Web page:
“And, because some graphic novels DON’T involve silly costumes, I’m thinking of checking out Roz Chast’s Can’t We Talk About Something More Pleasant? It’s supposed to be funny and poignant, it’s about caring for aging parents and it’s turning up on a bunch of ‘Best of 2014’ lists,” he says.
David Harpp, Macdonald Professor of Chemistry and the Tomlinson Chair in Science Education, has set his sights on a pair of Malcolm Gladwell books – Outliers and David and Goliath. “Maybe the latter will help me slay some academic issues that surround us,” he writes.
Karl Moore, a professor in the Desautels Faculty of Management, has lined up no fewer than five books “dipping into one and then into another and back and forth.” Moore’s list includes Rise to Greatness: The History of Canada, by Conrad Black (the second appearance of the book on our list); The Firm: The Story of McKinsey, by Duff McDonald; Intellectuals Don’t Need God & Other Modern Myths, by Alister McGrath; Hope to Die, by James Patterson; The Village Effect, by Susan Pinker.
“Here’s a few,” says Martin Grant, Dean of the Faculty of Science, of his six-book list. Strange Brew: Eric Clapton and the British Blues Boom 1965-1970, by Charles Horton Christopher Hjort; Fluid Mechanics, by L. D. Landau and E. M. Lifshitz; The Structure of Scientific Revolutions: 50th Anniversary Edition, by Thomas S. Kuhn; An Officer and a Spy, by Robert Harris; A Man Without Breath, by Philip Kerr; and Collapse: How Societies Choose to Fail or Succeed: Revised Edition, by Jared Diamond.
Anne Suzanne Leahy, an adjunct professor at the Faculty of Religious Studies has a trio of good reads lined up: Anthill, by E.O. Wilson; Le présent liquide, peurs sociales et obsession sécuritaire, by Zygmunt Bauman; and Quand l’Europe parlait français, by Marc Fumaroli.
Kimberley Stephenson, Trade Buyer at the McGill Bookstore, also submitted a reading list last year. “I looked back at last year’s list and realized I forgot to read the Drunken Botanist, by Amy Stewart, so that just hit the top of the list,” she says. As for the rest, Stephenson will tackle The Children Act, by Ian McEwan; Tennessee Williams, by John Lahr; Hush Hush, by Laura Lippman; and Boundless, by Kathleen Winter – the second time Winter’s book has appeared on this list.
Mariusz Galczynski, a lecturer in the Dept. of Integrated Studies in Education, says “Since I always travel over the holiday break, I treat myself to leisure reading as I pass the time on trains, busses and airplanes. Right now I’m finishing up Salvador Plascencia’s surreal debut novel, The People of Paper. Next in line are two non-fiction titles: Alastair Bonnett’s Unruly Places: Lost Spaces, Secret Cities, and Other Inscrutable Geographies; and the newest biography of Polish musical icon Maryla Rodowicz, titled after her song, Wariatka Tańczy (which translates to The Madwoman Dances). And as I’m wrapping up my doctoral thesis in education, I’ll try to find time to leaf through Lisa Delpit’s Multiplication is for White People: Raising Expectations for Other People’s Children. Finally, I hope to see my family and friends reading my first book, Redefining Multicultural Education: Inclusion and the Right to Be Different, co-authored with McGill professor Ratna Ghosh – I can guarantee that it’s going to be a popular Christmas present this year!”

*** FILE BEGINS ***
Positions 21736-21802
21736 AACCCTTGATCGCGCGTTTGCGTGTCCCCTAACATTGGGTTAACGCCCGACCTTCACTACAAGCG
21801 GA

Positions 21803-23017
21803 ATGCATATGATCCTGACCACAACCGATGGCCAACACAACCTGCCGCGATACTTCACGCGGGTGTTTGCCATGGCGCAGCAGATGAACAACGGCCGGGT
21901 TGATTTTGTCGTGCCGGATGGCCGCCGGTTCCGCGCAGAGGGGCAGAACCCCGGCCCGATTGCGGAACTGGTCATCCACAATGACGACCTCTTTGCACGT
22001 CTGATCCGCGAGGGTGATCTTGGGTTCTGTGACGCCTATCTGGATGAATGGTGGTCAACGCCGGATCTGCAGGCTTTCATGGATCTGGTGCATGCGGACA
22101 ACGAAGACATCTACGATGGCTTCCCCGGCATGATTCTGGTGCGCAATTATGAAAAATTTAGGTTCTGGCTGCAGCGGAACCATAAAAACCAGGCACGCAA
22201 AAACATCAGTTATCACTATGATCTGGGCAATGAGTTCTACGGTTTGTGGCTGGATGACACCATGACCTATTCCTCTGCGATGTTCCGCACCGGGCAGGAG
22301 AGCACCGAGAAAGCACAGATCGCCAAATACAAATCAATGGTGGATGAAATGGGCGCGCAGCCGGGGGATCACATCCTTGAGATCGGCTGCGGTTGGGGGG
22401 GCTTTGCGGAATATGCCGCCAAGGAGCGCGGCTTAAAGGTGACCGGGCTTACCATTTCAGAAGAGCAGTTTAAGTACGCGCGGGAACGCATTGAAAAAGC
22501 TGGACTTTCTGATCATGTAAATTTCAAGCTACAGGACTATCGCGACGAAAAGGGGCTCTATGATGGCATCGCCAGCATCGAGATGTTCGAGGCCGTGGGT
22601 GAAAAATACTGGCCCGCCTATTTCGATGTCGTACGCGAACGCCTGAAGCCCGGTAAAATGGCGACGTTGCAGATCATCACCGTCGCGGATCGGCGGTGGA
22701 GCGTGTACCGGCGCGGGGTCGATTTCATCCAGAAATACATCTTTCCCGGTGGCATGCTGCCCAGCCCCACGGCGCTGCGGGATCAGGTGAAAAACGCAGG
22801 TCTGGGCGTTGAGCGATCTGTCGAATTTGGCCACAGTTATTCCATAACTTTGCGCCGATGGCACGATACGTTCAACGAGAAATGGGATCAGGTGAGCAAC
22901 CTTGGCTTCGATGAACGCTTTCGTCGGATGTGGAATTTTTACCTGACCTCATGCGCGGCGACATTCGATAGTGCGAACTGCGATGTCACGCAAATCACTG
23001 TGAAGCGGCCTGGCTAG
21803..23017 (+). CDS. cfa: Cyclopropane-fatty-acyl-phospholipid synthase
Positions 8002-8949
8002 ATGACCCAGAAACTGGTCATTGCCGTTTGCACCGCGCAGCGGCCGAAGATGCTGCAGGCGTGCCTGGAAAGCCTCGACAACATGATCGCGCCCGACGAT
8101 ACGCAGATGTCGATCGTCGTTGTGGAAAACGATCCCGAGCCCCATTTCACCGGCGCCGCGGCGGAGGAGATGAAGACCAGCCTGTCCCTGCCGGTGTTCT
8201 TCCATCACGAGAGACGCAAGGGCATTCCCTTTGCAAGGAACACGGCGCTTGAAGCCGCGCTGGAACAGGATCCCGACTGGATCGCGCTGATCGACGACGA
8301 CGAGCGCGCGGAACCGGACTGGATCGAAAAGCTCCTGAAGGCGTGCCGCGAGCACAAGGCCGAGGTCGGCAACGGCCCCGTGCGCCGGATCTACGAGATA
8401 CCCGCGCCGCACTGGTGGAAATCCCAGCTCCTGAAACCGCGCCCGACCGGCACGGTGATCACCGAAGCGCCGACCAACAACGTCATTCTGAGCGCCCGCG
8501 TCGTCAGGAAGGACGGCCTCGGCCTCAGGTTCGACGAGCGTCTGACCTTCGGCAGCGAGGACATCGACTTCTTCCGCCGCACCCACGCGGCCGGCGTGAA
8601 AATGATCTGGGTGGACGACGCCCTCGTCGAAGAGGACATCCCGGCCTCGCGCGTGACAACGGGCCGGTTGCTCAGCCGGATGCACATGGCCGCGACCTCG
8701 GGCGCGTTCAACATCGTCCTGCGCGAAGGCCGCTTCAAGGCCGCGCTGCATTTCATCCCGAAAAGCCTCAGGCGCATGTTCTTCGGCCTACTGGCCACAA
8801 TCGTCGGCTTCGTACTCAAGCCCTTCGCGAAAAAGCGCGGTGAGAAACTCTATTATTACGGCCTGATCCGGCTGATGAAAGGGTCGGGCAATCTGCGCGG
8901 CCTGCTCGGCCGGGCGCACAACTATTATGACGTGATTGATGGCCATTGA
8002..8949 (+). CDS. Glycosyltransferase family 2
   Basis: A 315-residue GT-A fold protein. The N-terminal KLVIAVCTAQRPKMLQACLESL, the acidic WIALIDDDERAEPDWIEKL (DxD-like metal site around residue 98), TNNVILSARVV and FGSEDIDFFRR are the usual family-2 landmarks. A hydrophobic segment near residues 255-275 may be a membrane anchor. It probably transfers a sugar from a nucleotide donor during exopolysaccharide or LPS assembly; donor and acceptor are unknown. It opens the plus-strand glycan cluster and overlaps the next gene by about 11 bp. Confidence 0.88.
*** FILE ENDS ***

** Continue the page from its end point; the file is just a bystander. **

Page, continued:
David Syncox, Graduate Education Officer at Teaching and Learning Services, notes that his six-book list is “an aspirational reading list… if I dig through at least one I will have accomplished my goal.” His choices include “anything by Rawi Hage”; the Jack Reacher series, by Lee Childs (“This is the one full of testosterone,” says Syncox.); A Sense of Ending, by Julian Barnes; Half a Yellow Sun, by Chimamanda Ngozi Adichie; The Beauty of Humanity Movement, by Camilla Gibb; and The Housekeeper and the Professor, by Yōko Ogawa.
A vigil to honour the memory of the victims of this week’s brutal massacre at a school in Peshawar, Pakistan, is being organized by Pakistani students in Montreal to take place at 6 p.m. this evening at McGill’s Roddick Gates.
“I encourage people to attend this event to show solidarity with the victims and their friends and loved ones, and to make a strong statement against such barbaric acts of terrorism that have no place in any society,” said Ollivier Dyens, McGill’s Deputy Provost (Student Life and Learning).
“We mourn the loss of 132 school children and at least nine adults, who were murdered in a cold-blooded act for which the Taliban has claimed responsibility.” Dyens said. “And we think, too, of the more than 120 who were injured in this utterly senseless attack on the innocent.